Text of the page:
The five basic anti-life debating tactics are outlined below and are described in the following paragraphs.


(1) Simple diversion
(2) Attacks on the individual
    (a) Stereotypical labeling
    (b) Guilt by association
    (c) Questioning motivations
    (d) Allegations of inconsistency
(3) Appeals to ignorance
(4) Appeals to the people
    (a) Appeal to the emotions
    (b) Appeal to prejudice
    (c) Appeal to sympathy
    (d) Appeal to self-interest
(5) Employing a higher degree of obscurity

Anti-Life Debate Tactic #1: Simple Diversion.

The Purposes of Diversion.

When one possesses an inherently weak position in any contest, it is necessary to resort to trickery and deception in order to win. One of the most common and effective tactics employed by the weaker party in any contest is simple diversion of attention.

The anti-lifer knows that the best he can do against an experienced pro-life debater is to break even. Therefore, the easiest way for the anti-lifer to garner a tie in the debate is to drag a series of tangential or irrelevant topics into the discussion. Many of these topics have absolutely nothing to do with abortion. The anti-life debater brings them up in an attempt to distract the attention of the audience during a debate.

Quite simply, if the pro-abortionist can appear to be reasonable when offering facts that nobody can dispute on a topic unrelated to abortion he can then expect that this reasonableness will transfer over to his position on abortion in the minds of the audience. The members of the audience will walk away and make the connection between the pro-abortionist's position on abortion and his logical and concise presentation on topics that have nothing to do with abortion. The product of this connection will be the vague feeling that the pro-abortion position is superior.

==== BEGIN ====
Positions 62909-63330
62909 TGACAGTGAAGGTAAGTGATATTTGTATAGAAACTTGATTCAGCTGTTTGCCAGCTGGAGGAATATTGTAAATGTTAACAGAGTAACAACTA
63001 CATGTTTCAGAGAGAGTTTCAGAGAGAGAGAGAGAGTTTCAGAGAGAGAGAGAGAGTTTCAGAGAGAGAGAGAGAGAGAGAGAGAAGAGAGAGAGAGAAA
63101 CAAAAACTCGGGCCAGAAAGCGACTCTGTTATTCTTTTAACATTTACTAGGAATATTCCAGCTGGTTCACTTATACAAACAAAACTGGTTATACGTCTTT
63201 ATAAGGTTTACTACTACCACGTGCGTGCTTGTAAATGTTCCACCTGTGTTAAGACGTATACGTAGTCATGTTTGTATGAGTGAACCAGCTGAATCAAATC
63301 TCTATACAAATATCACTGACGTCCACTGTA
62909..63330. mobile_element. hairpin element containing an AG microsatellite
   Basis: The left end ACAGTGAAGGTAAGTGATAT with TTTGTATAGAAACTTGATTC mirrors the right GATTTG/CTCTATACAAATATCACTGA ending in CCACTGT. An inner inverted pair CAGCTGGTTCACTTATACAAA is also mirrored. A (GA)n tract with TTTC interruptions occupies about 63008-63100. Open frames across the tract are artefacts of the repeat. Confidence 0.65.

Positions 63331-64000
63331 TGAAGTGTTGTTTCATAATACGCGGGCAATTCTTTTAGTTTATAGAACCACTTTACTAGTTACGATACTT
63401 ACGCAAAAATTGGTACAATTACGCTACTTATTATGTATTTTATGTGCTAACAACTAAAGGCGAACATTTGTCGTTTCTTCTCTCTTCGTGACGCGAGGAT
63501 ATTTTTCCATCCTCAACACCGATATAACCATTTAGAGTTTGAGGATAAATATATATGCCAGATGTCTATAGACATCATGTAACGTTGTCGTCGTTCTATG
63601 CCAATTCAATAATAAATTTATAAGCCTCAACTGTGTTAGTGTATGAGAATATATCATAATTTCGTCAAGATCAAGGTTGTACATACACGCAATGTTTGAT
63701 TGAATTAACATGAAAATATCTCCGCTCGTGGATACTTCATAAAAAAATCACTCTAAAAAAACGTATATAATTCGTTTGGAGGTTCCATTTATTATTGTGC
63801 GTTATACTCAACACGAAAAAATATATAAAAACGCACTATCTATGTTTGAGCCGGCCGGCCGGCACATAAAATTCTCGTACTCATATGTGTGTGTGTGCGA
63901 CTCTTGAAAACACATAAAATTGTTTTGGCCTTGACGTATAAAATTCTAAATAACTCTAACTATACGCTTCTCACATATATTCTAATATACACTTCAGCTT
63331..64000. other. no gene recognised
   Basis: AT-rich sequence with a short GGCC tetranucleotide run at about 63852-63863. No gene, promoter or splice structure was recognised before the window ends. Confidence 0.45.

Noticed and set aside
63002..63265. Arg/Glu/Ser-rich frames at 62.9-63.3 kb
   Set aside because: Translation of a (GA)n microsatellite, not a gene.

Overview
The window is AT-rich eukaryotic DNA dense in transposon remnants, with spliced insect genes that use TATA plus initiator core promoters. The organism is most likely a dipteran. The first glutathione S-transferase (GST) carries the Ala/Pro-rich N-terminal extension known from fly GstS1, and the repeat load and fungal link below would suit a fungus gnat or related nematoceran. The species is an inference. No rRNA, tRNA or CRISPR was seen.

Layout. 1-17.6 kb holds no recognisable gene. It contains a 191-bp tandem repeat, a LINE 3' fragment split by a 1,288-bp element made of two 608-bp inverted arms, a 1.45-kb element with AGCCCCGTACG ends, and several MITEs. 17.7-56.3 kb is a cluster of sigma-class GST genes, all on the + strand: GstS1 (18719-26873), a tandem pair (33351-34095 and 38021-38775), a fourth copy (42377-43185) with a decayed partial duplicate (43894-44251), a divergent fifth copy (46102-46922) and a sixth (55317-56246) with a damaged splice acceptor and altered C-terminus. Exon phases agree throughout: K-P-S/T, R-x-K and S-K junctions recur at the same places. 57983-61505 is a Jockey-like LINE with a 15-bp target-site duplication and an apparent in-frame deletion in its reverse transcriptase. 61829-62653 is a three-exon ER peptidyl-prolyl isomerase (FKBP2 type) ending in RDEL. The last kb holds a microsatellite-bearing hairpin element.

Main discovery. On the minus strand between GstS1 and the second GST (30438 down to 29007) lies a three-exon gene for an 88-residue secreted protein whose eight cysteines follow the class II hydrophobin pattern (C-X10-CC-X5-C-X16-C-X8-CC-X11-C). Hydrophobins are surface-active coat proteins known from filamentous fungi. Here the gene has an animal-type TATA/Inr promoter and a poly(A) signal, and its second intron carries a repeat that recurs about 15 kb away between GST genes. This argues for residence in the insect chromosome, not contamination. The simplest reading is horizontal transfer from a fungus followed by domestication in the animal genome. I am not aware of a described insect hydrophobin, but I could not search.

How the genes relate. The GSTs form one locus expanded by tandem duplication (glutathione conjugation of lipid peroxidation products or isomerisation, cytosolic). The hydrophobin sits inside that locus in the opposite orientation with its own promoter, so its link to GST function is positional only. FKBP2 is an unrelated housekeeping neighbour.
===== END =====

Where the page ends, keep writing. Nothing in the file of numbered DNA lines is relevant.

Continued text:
Examples of Diversion.

Every pro-abortion slogan is based upon the desire to divert attention, as shown in Chapter 16. Actual examples of the anti-life debating tactic of simple diversion follow.

• In its 1974 debate guide entitled "Preparing for Action," the National Abortion Rights Action League stated flatly that "Legal abortion will decrease the number of unwanted children, battered children, child abuse cases, and possibly subsequent delinquency, drug addiction, and a host of social ills believed to be associated with neglectful parenthood."[5] This is an expanded variant of the "Every child a wanted child!" slogan.

• "Abortion is perfectly legal! Anti-choice people, who are merely puppets of the richly-funded extreme Right, therefore have no standing to tamper with our most fundamental Constitutional right to control our own bodies."

• "Woman's body, woman's choice! You can't tell me what I can do with my own uterus!"

• "You can't legislate morality! Don't foist your brand of morality off on me!"

• "No mandatory motherhood!"

• "We're not 'pro-abortion.' Call us 'pro-choice' instead. We only want to secure the right of women to control their own reproductive destinies. That is what 'choice' is all about. After all, if you don't want to have an abortion, I won't criticize you for it. But you must allow others to make that choice."

• "Who will decide you or the State?"

• The Communists especially like to beat their chests with mock-aggressive verbal attacks: "If abortion is made illegal, we will defy the law. We will maintain and extend abortion access for poor women. We will keep the clinics open! And if you want a war, you've got one!"[6]

The Countermeasure.